Posts Tagged ‘Propeller Recordings’

Sløtface, 2020. Credit: Marthe Thu

Norwegian political punks Slotface were just over a month into the release of their acclaimed second album ‘Sorry For The Late Reply‘ when the coronavirus lockdown forced them to scrap their tour and stay home. Then, after months of trying to distract themselves, they decided to re-record a bunch of their songs in a much more stripped-down way to the fiery post-punk you may know them for.

As a result, the songs took on a new life and meaning – including an old one that nearly never saw the light of day. ‘Doctor’ is released – a track that deals with “the struggles women face with a lack of understanding and focus on their bodies in medicine”. It’s also the first taster of a new acoustic album ‘Slumber Tapes’ coming out next month. Lasse Løkoy [bassist] explains.

It’s almost two weeks since you got to hear the first track! What did you all think about “Doctor”? It was really fun to share it with you guys, especially since it’s been laying around since Try Not To Freak Out. “We had originally recorded ‘Doctor’ for ‘Try Not To Freak Out’ as one of the first songs we worked on, but then it didn’t make the cut,” singer Haley Shea says “We feel that it really gets to shine with a new arrangement.

This Friday we’re releasing the rest of “the Slumber Tapes” – some new songs and some re-recorded versions of old stuff with a bit of a new sound. We’d talked about making an ‘acoustic’ album for a long time, and when all of our touring plans suddenly went down the drain we suddenly had a lot of time free, and we chose to spend it in the studio.

Haley Shea (Vocals Guitar), Tor-Arne Vikingstad (guitarist) , Lasse Løkoy (bassist)

Propeller Recordings Released on: 2020-09-25

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Sløtface are a quartet consisting of vocalist Haley Shea, guitarist Tor-Arne Vikingstad, drummer Halvard Skeie Wiencke and bassist Lasse LokøySløtface sound is short, sharp blasts of pop-punk; rapid drum beats fused with chiming guitars. We’re instantly taken back to the early-noughties, indie nightcluubs where Rilo Kiley and We Are Scientists filled the floors. Sløtface formed back in 2012, and despite limited releases have slowly developed a reputation as a hardworking, hard touring band. They released their debut EP, We’re Just Ok, back in 2014, and have recently released the follow-up, Empire Records, through Norwegian label, Propeller Recordings. Their debut album should be due out in 2017.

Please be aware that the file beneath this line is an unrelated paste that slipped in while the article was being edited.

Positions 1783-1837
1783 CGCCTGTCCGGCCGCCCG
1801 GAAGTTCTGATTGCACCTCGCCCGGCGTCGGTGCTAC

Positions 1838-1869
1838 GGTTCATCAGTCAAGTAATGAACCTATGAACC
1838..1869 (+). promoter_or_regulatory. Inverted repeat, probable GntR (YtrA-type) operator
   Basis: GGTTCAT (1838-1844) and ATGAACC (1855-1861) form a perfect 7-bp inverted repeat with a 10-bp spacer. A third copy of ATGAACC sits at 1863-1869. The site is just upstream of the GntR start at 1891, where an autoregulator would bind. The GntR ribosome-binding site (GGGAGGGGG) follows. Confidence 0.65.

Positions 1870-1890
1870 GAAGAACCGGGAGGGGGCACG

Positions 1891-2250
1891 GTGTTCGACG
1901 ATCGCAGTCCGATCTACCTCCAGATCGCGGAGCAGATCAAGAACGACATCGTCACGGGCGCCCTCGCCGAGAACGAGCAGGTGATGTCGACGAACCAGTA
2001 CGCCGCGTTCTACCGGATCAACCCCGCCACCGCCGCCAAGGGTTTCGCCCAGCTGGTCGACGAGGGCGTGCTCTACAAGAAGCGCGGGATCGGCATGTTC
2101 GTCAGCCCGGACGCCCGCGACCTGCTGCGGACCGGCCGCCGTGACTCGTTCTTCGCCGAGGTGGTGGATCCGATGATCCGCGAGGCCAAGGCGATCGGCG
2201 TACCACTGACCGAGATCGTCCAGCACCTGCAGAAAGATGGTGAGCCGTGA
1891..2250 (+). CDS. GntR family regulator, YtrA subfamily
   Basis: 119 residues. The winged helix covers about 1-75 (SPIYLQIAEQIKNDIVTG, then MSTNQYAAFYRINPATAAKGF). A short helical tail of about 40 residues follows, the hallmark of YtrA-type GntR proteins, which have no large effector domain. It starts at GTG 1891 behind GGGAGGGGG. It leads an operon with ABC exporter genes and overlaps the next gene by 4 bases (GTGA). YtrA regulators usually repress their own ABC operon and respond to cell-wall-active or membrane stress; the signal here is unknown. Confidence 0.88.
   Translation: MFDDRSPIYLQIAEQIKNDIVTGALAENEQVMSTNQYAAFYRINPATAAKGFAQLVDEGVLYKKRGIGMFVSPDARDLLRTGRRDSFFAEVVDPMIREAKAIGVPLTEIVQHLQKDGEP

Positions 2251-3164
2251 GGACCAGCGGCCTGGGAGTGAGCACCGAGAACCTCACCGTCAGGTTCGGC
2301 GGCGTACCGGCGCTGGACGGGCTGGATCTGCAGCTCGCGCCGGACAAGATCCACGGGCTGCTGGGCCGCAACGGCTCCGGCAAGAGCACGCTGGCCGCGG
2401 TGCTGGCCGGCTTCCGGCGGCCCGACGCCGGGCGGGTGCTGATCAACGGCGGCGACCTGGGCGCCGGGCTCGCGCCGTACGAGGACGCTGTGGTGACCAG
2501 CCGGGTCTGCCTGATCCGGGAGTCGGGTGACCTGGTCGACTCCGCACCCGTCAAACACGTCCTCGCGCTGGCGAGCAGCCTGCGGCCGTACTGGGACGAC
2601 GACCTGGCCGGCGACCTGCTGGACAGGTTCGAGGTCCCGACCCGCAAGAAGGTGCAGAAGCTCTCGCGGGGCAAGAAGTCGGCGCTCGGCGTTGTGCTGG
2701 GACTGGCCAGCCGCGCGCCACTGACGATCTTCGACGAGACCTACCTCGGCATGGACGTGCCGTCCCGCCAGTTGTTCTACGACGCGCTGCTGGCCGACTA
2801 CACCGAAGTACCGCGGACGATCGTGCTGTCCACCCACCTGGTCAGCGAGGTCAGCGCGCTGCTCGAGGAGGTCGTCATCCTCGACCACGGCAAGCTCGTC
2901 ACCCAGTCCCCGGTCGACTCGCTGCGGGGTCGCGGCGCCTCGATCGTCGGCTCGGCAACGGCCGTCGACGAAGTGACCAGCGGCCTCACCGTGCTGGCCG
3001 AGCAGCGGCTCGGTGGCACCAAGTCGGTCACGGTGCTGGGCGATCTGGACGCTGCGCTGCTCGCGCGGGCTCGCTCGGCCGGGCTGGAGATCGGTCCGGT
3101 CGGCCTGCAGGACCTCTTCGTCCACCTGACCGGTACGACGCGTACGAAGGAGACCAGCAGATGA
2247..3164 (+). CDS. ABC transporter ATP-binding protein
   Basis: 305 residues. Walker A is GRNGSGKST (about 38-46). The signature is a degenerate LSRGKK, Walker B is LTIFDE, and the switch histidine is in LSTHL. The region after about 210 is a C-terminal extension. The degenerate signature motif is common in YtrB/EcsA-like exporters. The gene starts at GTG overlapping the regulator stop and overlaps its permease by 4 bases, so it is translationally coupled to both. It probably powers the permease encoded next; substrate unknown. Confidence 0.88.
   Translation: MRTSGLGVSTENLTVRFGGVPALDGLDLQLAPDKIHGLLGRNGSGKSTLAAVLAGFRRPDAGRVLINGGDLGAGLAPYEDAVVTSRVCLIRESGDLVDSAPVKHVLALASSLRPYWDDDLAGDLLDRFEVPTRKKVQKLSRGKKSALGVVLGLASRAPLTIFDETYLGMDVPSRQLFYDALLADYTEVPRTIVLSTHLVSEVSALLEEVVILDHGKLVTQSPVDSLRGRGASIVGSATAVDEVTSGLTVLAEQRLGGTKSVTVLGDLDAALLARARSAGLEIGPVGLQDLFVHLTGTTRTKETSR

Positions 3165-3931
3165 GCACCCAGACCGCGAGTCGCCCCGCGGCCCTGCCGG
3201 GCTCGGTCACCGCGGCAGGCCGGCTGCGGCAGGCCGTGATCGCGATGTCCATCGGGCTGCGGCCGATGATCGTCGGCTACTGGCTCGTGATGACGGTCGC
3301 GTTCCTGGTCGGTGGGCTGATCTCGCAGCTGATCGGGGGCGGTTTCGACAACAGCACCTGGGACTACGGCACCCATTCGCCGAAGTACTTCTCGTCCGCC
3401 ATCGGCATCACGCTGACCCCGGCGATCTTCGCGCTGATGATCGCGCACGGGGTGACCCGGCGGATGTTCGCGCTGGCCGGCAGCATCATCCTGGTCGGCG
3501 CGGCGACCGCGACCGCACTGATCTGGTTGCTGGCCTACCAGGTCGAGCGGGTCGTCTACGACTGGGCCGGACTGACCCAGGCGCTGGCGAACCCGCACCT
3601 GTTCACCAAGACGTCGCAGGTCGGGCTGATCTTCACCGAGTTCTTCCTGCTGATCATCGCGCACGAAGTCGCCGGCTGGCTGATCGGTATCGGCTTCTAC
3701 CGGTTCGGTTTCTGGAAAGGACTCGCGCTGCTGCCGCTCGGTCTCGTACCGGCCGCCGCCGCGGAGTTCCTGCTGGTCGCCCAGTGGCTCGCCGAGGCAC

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Sløtface are from the Norwegian city of Stavanger. Along with the neighbouring city of Sandnes, Stavanger forms a conurbation of over 210,000 making it Norway’s third largest urban area, or as they’re known in Norway, tettsed, literally meaning dense place. One of Norway’s oldest cities,

When it comes to their live show set-up, Shea and her bandmates embrace their punk sensibilities, and they like to use gigs as a chance to let loose. “We’ve always tried to lean as close towards a punk live show and a punk aesthetic as we can,” she says. With each member bringing demos to jamming sessions, the group built the record from cherry-picked parts, trying a swathe of different directions before Shea began carving out the lyrics. Indeed, it’s their differing musical tastes that she attributes to the idiosyncrasies on the record, although at the end of the day, Freak Out takes the nostalgic, familiar hum of American high school movies and makes it the band’s own.

Sløtface’s debut album Try Not To Freak Out is available now on vinyl, CD and digital formats via Caroline Australia, Nancy Drew is the Second single from Sløtface’s debut album ‘Try Not To Freak Out’. Available order now at: http://www.slotface.no

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Having been fans here of Norwegian indie rockers Slotface since we saw them at a 2014 festival , we’re delighted with the news that the foursome are finally releasing their debut album in September this year.

Haley Shea, Tor-Arne Vikingstad, Lasse Lokøy and Halvard Skeie Wiencke have got better with each release, with last year’s double apex of the Sponge State and Empire Records EPs being examples of how the band’s punk roots and pop nous have combined to greater and greater effect .

“Magazine”, the opening track from Try Not To Freak Out , hints that there’s still much more to come from the Bergen outfit.

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New single ’Magazine’ out now Debut album ‘Try Not To Freak Out’ out September 15th via Propeller Recordings


J. ERIC SMITH

Slow molasses drip under a tipped-up crescent moon.

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